***Caution: this post contains both a gruesome true-crime story and video of adorable, adoptable cats. Something for everyone!
I love crazy cat ladies. Especially this one who hosts Christmas Cats TV. Have you seen it? Watch as this grandmotherly cat lady sits in her rocker knitting and hanging out with some awesome adoptable cats. What a hilariously strange way to raise awareness of all the wonderful cats available for adoption this holiday season through the North Shore Animal League.
I imagine if it weren't for Will keeping me grounded, I might end up a crazy cat lady too. I've heard Will shout so many times, "No!" whenever I'd mention something about us rescuing another orphaned pet that I long ago gave up asking. Now I just bombard my Facebook friends with pictures of desperate orphaned pets, hoping someone will come forward and save them. I know I can't reasonably save all the world's pets by myself, but I can do my best to raise awareness so others can help. I can be an orphaned-pet messenger, even if I can't adopt them all.
Will knows I'm a pet-rescue addict, but over the years, with his guidance, I've learned to change my pet-hoarder tendencies.
"You wouldn't have as much time to care for the pets we already have if you brought in more," Will reasons with me.
He's right. When Will first met me, I was living in a one-bedroom apartment on the ninth floor with my ex-girlfriend, six cats, and three dogs. Dogs we had to either walk down nine flights of stairs with or wait for the old elevator to get to our floor so we could take them outside, in whatever weather, to go potty. I barely had time to pet them all. I don't even remember all the cats' names. I started to view my caretaking duties as a pain and not a privilege. Now that we live in a three-bedroom ranch with a fenced-in back yard, and we're down to two dogs and one cat, I have more time to sit and do the thing you're supposed to do with orphaned animals you bring into your home: pet them.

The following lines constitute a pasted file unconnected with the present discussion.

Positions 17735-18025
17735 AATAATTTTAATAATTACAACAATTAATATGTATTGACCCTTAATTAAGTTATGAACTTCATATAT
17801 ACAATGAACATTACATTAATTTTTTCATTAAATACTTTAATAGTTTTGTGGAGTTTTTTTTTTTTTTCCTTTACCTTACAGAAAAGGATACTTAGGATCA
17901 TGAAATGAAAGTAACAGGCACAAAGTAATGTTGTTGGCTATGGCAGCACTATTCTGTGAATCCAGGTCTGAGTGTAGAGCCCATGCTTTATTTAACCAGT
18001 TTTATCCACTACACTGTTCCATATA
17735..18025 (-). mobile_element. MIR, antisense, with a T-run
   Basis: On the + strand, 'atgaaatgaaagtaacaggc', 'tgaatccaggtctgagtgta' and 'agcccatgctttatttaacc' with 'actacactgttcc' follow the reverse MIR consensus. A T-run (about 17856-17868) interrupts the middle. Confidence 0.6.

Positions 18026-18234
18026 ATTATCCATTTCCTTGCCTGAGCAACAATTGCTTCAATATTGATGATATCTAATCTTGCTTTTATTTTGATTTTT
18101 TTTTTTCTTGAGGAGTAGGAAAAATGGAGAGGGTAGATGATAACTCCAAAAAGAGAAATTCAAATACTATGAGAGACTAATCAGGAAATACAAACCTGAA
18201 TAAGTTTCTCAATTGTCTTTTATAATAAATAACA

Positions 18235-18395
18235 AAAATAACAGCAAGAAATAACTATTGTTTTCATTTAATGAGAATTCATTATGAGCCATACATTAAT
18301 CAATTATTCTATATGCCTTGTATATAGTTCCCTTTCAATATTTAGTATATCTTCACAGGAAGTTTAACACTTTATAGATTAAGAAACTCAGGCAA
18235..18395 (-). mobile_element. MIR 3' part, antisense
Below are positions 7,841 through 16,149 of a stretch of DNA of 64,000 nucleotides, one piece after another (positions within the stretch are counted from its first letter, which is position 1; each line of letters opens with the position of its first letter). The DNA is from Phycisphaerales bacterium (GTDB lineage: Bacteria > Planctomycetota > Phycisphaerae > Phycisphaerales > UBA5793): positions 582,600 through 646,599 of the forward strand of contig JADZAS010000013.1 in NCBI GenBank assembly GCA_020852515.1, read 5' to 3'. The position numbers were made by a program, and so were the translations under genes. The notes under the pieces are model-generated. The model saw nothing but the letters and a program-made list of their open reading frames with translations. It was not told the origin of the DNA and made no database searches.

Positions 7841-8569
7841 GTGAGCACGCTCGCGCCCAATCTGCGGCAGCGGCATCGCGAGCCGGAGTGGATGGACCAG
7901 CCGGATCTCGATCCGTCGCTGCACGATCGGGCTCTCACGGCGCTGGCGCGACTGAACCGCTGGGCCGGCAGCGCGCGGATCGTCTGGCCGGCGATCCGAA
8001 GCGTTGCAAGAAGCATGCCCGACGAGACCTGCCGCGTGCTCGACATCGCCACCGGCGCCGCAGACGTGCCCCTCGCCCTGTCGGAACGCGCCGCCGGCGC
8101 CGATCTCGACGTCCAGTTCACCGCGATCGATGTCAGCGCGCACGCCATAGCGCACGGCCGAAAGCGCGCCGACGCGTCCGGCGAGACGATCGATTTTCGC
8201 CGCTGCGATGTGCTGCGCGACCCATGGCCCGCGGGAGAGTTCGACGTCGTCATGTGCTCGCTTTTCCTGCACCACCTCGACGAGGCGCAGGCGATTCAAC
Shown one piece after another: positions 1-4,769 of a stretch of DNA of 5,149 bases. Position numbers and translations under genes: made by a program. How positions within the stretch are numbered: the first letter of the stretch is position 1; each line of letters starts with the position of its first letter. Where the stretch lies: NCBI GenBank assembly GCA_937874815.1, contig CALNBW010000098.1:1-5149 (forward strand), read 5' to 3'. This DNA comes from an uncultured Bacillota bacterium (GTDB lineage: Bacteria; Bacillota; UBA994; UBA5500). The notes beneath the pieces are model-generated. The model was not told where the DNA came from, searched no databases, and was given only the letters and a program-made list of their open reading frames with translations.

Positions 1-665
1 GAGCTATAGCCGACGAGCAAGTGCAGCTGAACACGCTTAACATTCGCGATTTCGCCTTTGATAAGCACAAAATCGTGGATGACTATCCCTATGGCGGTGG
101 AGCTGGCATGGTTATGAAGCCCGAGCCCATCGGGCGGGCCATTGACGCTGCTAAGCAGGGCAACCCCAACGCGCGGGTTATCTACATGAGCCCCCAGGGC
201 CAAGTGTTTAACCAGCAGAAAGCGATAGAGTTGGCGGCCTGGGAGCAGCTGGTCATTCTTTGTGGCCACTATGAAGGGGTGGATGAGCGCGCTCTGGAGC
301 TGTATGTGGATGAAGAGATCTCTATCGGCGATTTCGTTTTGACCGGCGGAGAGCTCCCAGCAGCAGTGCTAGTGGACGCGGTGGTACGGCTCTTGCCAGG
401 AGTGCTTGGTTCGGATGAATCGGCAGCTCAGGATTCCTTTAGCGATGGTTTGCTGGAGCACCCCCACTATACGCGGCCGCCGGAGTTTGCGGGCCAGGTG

So yes, without Will to restrain my urge to help abandoned animals, I could see myself, easily, ending up with endless orphaned cats and dogs, spending more money on pet food than the electric bill, sitting under a pile of blankets covered in pet fur, lap cats covering every square inch of my lap. No room for my laptop. No room for me to write about their plight.
So I've learned to rely on others to help too. If we each do a small part, change happens.
I joke about what a crazy animal lover I am, but I'm not the only one. Lots of my friends say with a straight face that they like hanging out with their pets more than people. I get it. If you scroll through Google News on any given day, you'll see so many reports of humans abusing, raping, killing each other, it's easy to understand why many people would prefer to sit at home and pet their pet instead of going outside to face the brutal world.
And it is brutal, but not always. Especially not with crazy cat ladies around, saving the world one feline at a time, even if it seems like too daunting of a task to do so.